China stocks cap fall on limited domestic impact

Losses in China stocks, which ended lower on Tuesday, were capped as investors expected the coronavirus contagion outside China to have a limited impact on the Chinese market.

At the close, the Shanghai Composite index was down 0.6% at 3,013.05. The blue-chip CSI300 index was down 0.22%.

CSI300′s financial sector sub-index fell 0.3%, the consumer staples sector lost 0.4% while the healthcare sub-index ticked up 0.7%.

The smaller Shenzhen index gained 0.5% and the start-up board ChiNext Composite index rose 1%.

China’s major indexes fell sharply in early trade after a surge in cases outside mainland China triggered sharp falls in global markets as investors fled to safe havens.

South Korea aims to test more than 200,000 members of a church at the centre of a surge in coronavirus cases while the United States pledged $2.5 billion to fight the disease, as it spreads rapidly beyond China’s borders to Europe and the Middle East.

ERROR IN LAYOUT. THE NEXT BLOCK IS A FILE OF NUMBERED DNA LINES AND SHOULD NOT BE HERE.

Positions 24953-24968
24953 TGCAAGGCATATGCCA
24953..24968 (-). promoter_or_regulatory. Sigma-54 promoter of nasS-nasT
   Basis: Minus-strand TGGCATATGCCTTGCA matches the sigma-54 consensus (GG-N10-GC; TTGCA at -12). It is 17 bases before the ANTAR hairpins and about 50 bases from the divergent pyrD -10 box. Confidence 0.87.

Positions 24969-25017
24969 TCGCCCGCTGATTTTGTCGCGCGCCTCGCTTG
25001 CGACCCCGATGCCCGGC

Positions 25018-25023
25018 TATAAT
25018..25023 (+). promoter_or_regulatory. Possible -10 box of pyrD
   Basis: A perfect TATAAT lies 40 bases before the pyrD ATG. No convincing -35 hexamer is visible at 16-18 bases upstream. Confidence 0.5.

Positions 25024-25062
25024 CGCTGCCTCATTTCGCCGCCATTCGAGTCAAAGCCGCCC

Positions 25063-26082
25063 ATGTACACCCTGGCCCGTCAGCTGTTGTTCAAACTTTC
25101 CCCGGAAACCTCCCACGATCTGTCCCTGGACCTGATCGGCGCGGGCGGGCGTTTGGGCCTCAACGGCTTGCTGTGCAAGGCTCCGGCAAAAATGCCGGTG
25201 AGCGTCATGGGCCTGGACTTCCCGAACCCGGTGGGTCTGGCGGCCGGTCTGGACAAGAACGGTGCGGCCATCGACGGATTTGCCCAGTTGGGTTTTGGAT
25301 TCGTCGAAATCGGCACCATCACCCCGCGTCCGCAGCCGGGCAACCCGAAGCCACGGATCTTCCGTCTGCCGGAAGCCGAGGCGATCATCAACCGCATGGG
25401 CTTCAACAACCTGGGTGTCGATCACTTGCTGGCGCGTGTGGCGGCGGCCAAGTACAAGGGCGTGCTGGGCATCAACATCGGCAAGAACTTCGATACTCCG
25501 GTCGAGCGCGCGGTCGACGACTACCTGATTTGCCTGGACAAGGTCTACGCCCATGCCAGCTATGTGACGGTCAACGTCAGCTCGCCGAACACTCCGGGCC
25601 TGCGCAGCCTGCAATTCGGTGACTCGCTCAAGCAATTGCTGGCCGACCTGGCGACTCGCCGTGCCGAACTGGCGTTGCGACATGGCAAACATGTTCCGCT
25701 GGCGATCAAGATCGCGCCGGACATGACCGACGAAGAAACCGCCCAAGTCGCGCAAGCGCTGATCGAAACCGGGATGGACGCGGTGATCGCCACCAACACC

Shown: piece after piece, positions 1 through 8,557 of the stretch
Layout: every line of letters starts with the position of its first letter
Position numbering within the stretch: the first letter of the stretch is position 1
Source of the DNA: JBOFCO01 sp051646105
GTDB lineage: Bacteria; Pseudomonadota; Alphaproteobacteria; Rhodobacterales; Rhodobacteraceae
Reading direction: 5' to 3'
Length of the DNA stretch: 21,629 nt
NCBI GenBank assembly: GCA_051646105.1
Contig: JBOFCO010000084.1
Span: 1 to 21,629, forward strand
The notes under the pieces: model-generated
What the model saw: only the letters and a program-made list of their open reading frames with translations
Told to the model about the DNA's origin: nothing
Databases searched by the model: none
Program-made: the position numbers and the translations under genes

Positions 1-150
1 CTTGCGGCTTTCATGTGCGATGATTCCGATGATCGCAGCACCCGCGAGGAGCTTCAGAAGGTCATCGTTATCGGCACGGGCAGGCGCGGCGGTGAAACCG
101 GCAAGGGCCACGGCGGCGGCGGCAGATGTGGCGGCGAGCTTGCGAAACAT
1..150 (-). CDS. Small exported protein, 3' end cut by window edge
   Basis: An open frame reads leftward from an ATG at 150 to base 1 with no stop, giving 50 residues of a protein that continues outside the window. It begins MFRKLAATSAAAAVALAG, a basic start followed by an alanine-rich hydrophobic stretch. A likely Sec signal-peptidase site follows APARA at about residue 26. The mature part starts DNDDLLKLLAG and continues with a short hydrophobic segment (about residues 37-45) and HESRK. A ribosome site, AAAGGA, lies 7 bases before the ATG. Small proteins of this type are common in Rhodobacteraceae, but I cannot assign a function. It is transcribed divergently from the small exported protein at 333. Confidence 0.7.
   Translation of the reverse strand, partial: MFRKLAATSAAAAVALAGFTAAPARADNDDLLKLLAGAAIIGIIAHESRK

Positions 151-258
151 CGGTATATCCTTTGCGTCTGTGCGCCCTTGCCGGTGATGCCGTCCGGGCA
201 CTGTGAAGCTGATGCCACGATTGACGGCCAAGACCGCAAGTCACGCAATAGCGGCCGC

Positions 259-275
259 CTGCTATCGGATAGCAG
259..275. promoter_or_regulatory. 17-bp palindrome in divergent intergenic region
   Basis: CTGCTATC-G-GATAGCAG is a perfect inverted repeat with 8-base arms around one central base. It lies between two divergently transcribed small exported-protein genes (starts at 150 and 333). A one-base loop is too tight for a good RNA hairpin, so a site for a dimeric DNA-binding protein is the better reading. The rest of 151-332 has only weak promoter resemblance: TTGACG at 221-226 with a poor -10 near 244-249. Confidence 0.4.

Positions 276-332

European equity markets suffered their biggest slump on Monday since mid-2016; gold soared to a seven-year high and oil tumbled 4%.

The Dow Jones Industrials and S&P 500 posted their biggest one-day percentage drops in over two years and Nasdaq had one of its worst days since December 2018.

Chinese policymakers have implemented a raft of measures to support an economy jolted by a coronavirus outbreak that is expected to have a devastating impact on first-quarter growth.

A continued drop in new cases outside Hubei also helped lift sentiment.

China reported a rise in new coronavirus cases in Hubei province, the epicentre of the outbreak, on Tuesday while the rest of the country saw a fourth straight day of declines.

Around the region, MSCI’s Asia ex-Japan stock index edged up by 0.24%, while Japan’s Nikkei index closed down 3.34%.

At 0705 GMT, the yuan was 0.19% stronger at 7.0139 per U.S. dollar.

The Shanghai stock index is down 1.2% so far this year, and the CSI300 has risen 0.7%. Shanghai stocks have risen 1.2% this month.

About 44.16 billion shares were traded on the Shanghai exchange, highest since last April. The volume in the previous trading session was 37.04 billion.

As of 0701 GMT, China’s A-shares were trading at a premium of 27.71% over the Hong Kong-listed H-shares.

The Shanghai stock index is above its 50-day moving average as well as its 200-day moving average.